Education Law

ABA task force recommends due process protections in campus sexual assault investigations

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Both the accused and the accuser should have due process protections when colleges and universities resolve allegations of campus misconduct, according to a report by an ABA task force.

Both parties should receive written notice before a formal investigation begins, both parties should be allowed to participate in an investigation, both parties should be allowed to review a school’s initial investigative report and to respond to the final report, and both parties should have a right to appeal, according to the report (PDF) by the ABA Criminal Justice Section’s Task Force on College Due Process Rights and Victim Protection.

The task force report endorses an adjudicatory model, rather than an investigatory model, to determine whether school policy is violated. In an adjudicatory model, a decision-maker who is not the investigator hears evidence during a hearing and makes a determination. In the investigative model, a decision is based only on an investigatory report.

At least three people separate from the investigator should serve as the decision-maker, and a unanimous vote should be required for a finding of a school policy violation, the report says.

Silence by the accused should not be interpreted as an admission of responsibility, according to the task force report.

The council of the ABA’s Criminal Justice Section unanimously endorsed the task force findings, but they are not formal ABA policy, according to an ABA press release.

The report also recommends:

• The investigation be fair, prompt and impartial. Both parties should have the right to participate in the investigation by identifying witnesses and providing relevant information.

• The initial investigative report should include information such as party statements, witness statements, and any inculpatory or exculpatory information collected during the investigation. Both parties should be allowed to request that information be included or removed from the final report.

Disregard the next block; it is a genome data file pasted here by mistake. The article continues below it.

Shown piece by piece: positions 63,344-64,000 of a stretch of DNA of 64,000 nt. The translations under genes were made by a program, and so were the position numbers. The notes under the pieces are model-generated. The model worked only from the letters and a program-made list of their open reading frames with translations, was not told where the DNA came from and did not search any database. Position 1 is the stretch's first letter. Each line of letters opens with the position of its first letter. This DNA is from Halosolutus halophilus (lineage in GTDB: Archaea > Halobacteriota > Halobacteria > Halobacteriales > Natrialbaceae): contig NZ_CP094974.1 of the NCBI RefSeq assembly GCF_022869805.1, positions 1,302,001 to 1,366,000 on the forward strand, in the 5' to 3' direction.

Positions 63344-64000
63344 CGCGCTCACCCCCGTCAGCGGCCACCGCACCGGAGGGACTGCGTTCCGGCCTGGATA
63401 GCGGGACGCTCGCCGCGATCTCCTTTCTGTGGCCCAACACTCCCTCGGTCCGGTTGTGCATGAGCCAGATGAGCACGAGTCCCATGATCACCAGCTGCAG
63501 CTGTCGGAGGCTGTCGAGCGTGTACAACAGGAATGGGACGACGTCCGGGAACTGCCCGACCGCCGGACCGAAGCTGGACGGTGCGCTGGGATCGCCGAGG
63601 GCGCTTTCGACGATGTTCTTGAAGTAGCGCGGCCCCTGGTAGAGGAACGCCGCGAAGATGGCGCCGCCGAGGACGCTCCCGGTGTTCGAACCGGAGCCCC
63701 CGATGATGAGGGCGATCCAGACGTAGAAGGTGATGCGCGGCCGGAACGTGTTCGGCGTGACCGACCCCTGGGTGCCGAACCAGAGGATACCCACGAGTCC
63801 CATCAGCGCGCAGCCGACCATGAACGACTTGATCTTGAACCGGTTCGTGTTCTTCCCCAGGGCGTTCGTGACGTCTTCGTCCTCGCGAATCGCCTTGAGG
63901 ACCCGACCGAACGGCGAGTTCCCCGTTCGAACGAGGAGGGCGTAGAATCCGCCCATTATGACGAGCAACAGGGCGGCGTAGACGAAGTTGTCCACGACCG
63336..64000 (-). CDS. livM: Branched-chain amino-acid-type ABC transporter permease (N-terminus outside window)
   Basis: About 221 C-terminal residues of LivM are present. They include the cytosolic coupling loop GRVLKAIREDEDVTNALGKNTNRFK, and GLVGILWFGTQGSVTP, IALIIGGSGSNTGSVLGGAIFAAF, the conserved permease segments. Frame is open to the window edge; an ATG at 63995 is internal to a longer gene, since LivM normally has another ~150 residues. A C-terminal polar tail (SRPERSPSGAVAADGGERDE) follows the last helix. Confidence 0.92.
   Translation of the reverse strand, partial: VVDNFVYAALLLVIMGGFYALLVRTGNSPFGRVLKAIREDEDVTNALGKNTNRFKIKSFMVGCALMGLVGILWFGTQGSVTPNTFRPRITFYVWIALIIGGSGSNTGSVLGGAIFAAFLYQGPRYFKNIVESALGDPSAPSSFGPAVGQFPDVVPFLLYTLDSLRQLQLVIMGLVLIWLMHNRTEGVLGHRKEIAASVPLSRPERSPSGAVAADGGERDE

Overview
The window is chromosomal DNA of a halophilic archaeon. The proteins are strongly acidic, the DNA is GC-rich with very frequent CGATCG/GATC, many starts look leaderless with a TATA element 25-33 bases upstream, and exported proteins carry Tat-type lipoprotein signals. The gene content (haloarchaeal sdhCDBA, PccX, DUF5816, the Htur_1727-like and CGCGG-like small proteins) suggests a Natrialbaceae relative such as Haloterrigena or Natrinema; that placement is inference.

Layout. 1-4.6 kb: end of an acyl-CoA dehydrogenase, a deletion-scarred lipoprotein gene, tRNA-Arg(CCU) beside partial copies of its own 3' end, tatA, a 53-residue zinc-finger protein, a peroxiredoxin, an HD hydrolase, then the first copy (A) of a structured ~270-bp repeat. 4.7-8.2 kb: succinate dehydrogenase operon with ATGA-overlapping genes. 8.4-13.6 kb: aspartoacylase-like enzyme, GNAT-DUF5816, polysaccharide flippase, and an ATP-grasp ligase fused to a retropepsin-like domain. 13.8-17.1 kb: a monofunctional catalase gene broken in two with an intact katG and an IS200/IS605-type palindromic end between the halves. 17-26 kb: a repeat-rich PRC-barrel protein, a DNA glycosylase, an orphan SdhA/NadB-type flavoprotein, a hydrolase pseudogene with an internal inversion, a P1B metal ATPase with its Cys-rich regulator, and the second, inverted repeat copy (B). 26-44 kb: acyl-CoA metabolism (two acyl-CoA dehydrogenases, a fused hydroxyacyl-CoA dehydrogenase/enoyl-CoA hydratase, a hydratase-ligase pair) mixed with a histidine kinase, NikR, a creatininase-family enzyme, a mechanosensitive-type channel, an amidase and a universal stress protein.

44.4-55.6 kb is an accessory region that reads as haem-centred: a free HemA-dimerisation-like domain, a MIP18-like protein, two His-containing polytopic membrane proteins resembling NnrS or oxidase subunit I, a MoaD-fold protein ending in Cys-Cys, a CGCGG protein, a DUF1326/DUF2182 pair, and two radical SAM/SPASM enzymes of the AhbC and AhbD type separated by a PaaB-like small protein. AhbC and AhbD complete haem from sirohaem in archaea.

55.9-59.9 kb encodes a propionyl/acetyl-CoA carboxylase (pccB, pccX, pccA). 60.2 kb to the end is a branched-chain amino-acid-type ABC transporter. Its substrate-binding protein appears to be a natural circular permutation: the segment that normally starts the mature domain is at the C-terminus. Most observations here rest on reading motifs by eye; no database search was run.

• When a final report is issued, both parties should have the right to provide a written response that is provided to the decision-maker.

• At the decision-making stage, character and reputation evidence about both parties should be excluded. “Evidence of the past sexual history of the parties should be disfavored and admitted only when it provides compelling evidence on a disputed issue of relevance to the misconduct charge or its defense,” the report says.

• Neither the complainant nor the accused should be required to participate in the proceedings. They should not be allowed to question one another or witnesses, but they should have the chance to submit questions to the decision-maker.

• When both sides agree, schools may consider non-mediation alternatives to resolving complaints that are research- or evidence-based, such as restorative justice.

The ABA report was issued amid controversy over new campus sexual assault policies that some had criticized as failing to provide procedural protections to accused students.

Related articles: “New ABA task force will consider due process rights in college sexual-misconduct cases”

ABA Journal: “Lawyers are dealing with changing rules on college sexual assault” “How should universities balance sexual assault victims’ rights with due process for the accused?”

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